“In terms of the numbers killed,” the Central Intelligence Agency (CIA) wrote in 1968, “the anti-PKI massacres in Indonesia rank as one of the worst mass murders of the 20th century, along with the Soviet purges of the 1930s, the Nazi mass murders of the Second World War, and the Maoist bloodbath of the early 1950s.” And while there is still no consensus on the matter, some scholars have described the Indonesian violence as genocide. Yet half a century later, this violence remains virtually unknown internationally. Thus, the World History Project website entry for the year 1965 includes the fact that “Kellogg’s Apple Jacks Cereal First Appears,” but fails to mention the killing of half a million people in Indonesia.
Even inside the country, the events of 1965–66 are still poorly understood, having only recently become the focus of serious discussion by historians, human rights activists, and the media. The massive production of testimony, memoir, truth telling, and forensic investigation—to say nothing of reconciliation, memorialization, and justice—that has followed virtually every genocide in the twentieth century has scarcely begun in Indonesia. Moreover, in contrast to most of the great mass killings of the past century, these crimes have never been punished or even properly investigated, and there have been no serious calls for any such action by international bodies or states. In this respect, Indonesia is arguably closer to the Soviet Union, China, and the United States than to any other country.
The Killing Season: A History of the Indonesian Massacres, 1965-66 aims to disturb the troubling silence. Its first aspiration is to clarify some basic historical questions: How many people were killed and detained? Who were the victims, and how did they die? Who were the perpetrators, and what motivated them? What happened to the hundreds of thousands who were detained and their families? These basic questions—testament to the significant gaps in our knowledge—need to be answered as a matter of urgency, especially as the number of reliable witnesses and participants declines with every passing year. The book also explores a number of deeper analytic puzzles elaborated below. Most important, it asks the following questions: How and why did this extraordinary violence happen? What have been the consequences of the violence for Indonesian society? And why has so little been said or done about it in the intervening years?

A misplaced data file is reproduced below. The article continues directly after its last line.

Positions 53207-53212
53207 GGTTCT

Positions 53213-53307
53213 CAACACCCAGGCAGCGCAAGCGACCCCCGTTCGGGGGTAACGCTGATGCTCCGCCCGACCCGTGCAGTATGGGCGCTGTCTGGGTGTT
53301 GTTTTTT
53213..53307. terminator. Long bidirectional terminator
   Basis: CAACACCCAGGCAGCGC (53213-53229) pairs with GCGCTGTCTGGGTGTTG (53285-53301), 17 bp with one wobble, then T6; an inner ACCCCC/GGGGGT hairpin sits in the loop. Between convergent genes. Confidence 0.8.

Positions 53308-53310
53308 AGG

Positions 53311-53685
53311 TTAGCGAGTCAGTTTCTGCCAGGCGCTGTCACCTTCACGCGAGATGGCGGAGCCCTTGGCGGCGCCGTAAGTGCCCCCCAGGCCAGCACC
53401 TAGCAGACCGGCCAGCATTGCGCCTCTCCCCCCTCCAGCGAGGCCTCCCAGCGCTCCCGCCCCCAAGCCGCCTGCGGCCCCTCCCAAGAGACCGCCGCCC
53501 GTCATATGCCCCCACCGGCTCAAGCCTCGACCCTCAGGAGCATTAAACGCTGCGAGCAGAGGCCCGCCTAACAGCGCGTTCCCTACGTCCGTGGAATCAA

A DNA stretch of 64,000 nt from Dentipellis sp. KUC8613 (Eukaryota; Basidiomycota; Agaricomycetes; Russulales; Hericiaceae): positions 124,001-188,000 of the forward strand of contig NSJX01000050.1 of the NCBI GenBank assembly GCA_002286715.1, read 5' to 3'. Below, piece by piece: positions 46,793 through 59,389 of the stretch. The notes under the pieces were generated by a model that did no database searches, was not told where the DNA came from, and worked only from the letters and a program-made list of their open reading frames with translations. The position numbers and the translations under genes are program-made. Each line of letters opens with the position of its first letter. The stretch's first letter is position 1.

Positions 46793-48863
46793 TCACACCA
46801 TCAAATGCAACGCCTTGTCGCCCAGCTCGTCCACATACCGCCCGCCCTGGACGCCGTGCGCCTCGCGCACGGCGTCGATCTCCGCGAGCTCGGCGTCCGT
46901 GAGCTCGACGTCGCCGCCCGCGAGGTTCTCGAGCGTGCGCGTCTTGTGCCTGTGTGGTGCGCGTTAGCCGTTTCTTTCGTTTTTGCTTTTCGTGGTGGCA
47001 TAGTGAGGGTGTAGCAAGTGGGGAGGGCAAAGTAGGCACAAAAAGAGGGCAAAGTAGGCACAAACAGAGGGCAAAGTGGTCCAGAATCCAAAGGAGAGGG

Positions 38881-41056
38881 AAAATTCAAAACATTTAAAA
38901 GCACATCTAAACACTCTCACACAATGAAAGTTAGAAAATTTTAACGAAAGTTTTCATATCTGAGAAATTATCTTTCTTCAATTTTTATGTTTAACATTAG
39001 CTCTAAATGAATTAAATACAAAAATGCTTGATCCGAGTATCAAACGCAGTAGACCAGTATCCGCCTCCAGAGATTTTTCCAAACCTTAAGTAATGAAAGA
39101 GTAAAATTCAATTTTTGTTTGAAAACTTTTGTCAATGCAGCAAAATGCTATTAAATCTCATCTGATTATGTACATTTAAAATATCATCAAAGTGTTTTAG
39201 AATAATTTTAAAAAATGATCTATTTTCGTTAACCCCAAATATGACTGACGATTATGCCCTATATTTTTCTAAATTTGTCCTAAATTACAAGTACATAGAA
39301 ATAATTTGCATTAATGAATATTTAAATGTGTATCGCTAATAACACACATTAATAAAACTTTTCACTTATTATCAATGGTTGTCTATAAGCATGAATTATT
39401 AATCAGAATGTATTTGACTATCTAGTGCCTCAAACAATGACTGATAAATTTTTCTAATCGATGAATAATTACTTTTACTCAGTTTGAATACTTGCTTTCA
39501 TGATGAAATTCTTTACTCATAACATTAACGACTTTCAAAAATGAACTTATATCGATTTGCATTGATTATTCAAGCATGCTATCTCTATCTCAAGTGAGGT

With a few exceptions, scholars have viewed the events of 1965–66 as distinctively Indonesian, explicable mainly in terms of Indonesian culture, society, and politics. The implication has been that the dynamics at play are somehow unique and not comparable to other cases. While there is certainly much that is distinctive about the Indonesian case, my sense is that it shares many features with other instances of mass killing and detention, and that a more broadly comparative approach would be productive, both for understanding Indonesia’s experience and enriching the general debate on such questions. And so while focusing substantively on Indonesia, this book also seeks to engage wider debates about the dynamic of mass killing and incarceration, about the long-term legacies of silence and inaction in the aftermath of violence, and about the history of human rights. To that end it asks: Under what conditions are mass killing and incarceration most likely to occur? Why are some such serious crimes remembered, condemned, and punished, while others are forgotten and left unpunished? What are the political, social, and moral ramifications of such acts and silence—for victims, for perpetrators, and for a society as a whole? My expectation is that a close examination of the mass violence of 1965–66 in Indonesia will provide insights into all these questions.